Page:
In the same way, I have no doubt that many pastors across the country preach the Biblical message of dying to self…but they cater to people’s preferences when it comes to music style, carpet color, or age demographics.  They advertise their church as a place for families and what they really mean is when a family walks in the door, each member is pulled in a different direction and they aren’t a “family” again until they walk back out the door.  Don’t want to strain to hear the pastor’s sermon over a crying baby?  Don’t want to teach your first grader how to sit still and be quiet?  Don’t want to take personal responsibility for the spiritual life of your teenager?  You won’t ever need to! We have a program for that with a specifically designated “pastor” for the job.

Similarly, I have no doubt that there are many churches in America that preach about the necessity of the faith community…but they don’t emphasize the reason Jesus told us to live that way.  We have life groups/community groups/cell groups…for the purpose of having life groups/community groups/cell groups.

The list goes on and on.  Bible quiz?  “Sword drills?”  By the way, I am almost positive that speed at which someone finds the book of Habakkuk isn’t any indicator whatsoever of their understanding or acceptance of the Gospel or their progressive transformation to look more like Jesus.

What I’m advocating for is a serious processing of the question, “Why?”  Why are we doing what we do?  Let me suggest that if the answer isn’t, “To make people look more like Jesus,” then stop it!

In our entertainment and consumer driven culture, not only should the message of the Church stand in stark contrast to what the world ‘preaches,’ but so should our methods.  Marshall McLuhan famously said, “The medium is the message.”  Posited differently, the medium (or methods) through which we communicate holds equal, if not greater, value than the message itself.  The medium (or method) through which the principle is presented plays a vital role in the way in which it is perceived.  This alone should make all of us seriously consider the methods we use to communicate our principles.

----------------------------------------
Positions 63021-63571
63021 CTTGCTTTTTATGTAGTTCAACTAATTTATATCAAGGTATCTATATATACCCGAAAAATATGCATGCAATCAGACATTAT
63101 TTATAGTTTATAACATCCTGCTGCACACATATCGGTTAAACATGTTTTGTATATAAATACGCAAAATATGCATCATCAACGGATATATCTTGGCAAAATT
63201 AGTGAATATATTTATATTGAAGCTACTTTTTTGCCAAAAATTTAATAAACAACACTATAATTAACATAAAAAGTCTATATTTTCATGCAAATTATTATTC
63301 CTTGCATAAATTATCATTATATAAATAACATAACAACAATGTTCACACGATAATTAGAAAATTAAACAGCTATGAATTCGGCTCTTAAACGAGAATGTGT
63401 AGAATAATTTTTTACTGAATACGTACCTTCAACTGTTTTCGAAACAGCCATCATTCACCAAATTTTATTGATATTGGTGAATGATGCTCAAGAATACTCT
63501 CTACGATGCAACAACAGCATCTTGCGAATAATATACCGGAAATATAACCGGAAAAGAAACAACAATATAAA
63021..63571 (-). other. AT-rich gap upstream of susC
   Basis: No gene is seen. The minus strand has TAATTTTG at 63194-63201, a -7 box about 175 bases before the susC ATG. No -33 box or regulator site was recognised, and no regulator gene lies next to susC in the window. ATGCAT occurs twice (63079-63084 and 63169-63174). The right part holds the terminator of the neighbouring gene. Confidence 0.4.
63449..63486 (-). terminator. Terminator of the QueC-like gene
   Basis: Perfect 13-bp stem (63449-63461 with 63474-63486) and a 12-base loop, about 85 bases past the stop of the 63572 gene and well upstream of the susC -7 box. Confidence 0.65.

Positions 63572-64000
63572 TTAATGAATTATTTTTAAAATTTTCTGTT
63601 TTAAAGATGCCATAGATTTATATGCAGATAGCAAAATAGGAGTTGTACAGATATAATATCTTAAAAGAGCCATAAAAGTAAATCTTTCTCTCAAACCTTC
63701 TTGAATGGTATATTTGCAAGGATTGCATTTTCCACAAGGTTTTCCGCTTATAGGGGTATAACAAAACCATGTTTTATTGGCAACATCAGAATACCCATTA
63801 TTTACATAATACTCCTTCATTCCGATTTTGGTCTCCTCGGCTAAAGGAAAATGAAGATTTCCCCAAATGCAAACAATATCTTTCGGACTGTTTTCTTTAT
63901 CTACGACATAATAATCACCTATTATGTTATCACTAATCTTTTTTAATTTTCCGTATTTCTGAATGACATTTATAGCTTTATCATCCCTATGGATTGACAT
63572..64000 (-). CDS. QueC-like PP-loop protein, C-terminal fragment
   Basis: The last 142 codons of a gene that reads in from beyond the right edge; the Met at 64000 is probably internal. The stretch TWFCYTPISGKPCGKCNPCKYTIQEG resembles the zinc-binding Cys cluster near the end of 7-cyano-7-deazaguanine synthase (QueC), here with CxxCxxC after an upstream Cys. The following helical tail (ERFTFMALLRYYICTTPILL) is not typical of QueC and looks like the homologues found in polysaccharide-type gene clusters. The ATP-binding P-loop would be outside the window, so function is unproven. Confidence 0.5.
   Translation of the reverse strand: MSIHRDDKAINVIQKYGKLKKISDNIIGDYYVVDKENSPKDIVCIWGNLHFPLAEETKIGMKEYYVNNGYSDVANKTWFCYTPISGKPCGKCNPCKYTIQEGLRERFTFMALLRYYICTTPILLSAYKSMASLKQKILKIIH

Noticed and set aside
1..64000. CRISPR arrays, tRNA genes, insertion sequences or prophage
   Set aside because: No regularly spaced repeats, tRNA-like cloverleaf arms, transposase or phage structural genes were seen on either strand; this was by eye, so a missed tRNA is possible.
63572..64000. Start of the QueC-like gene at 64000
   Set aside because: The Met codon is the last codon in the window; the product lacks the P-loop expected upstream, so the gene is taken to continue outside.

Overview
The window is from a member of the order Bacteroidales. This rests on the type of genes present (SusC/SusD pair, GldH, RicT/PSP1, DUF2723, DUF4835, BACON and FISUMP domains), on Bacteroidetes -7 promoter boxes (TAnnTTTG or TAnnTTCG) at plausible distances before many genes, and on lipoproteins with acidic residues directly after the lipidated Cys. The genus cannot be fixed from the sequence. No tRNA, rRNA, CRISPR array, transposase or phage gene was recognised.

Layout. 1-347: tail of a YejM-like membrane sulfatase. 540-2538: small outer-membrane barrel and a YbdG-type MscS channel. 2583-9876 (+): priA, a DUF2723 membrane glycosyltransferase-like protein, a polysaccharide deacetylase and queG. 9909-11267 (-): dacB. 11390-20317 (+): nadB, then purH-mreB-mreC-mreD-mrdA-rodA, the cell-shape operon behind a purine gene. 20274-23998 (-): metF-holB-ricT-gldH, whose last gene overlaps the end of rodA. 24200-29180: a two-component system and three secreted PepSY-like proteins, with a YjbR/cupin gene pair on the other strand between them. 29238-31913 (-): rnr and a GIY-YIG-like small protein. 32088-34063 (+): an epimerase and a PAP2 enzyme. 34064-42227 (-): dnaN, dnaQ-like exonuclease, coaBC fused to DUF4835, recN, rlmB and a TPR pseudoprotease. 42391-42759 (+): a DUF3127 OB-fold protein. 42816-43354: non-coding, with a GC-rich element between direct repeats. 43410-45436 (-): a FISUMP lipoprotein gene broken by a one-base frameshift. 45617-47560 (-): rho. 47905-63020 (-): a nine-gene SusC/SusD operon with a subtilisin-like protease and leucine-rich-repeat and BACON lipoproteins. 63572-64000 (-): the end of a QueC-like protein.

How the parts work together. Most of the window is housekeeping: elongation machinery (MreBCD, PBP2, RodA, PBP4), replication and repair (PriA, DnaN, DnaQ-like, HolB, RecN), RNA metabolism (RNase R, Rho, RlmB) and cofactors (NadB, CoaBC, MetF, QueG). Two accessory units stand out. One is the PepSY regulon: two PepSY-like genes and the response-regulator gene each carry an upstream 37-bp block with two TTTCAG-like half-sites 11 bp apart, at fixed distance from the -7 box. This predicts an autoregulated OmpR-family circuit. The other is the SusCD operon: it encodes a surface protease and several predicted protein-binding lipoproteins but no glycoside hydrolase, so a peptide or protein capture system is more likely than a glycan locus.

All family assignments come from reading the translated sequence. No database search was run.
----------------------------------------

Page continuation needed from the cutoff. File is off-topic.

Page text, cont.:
However, in an effort to sell our “product,” many pastors, churches, and youth groups attempt to “win” people with great marketing campaigns, a slick website, and lots of hype.  But, ultimately, what we win people with, we win them to.  Jesus isn’t a brand name, but the more we try to sell Him like one, the more our medium will become our message and our methods will overtake our principles.

“What you win them with is likely what you’ll win them to. If you win them with the Gospel, you’ll win them to the Gospel. If you win them with technique, programs, entertainment, and personal charisma, you might end up winning them to yourself and your methods…”

– Mark Dever, The Deliberate Church

Wednesday’s Mini-Blog – On Republican “Truces”

A timely response from Doug Wilson to the chicanery and shenaniganry currently oozing out of the Republican party.

“This is happening in lots of different areas, so I don’t want to pick on Rand Paul. But for the sake of convenience, let us start with him. He recently called for a “truce” within the Republican Party on “social issues,” but what such a truce would actually amount to is total capitulation on the part of social conservatives.

To agree to a truce on such issues is to acknowledge in some fundamental way that the issue is not what you have been claiming for it all these years. Principled incrementalism would never use the word truce. Face-saving surrenders do. If abortion is murder, you don’t go halvsies on it. If you had been fighting the Nazi genocide for years, and they suddenly offered you a truce, wherein they agreed to stop killing the Feingolds and so on through the end of the alphabet, and you agreed to such a deal, would this not reveal that you had no earthly clue what position you had actually been advocating?”

Read the rest here.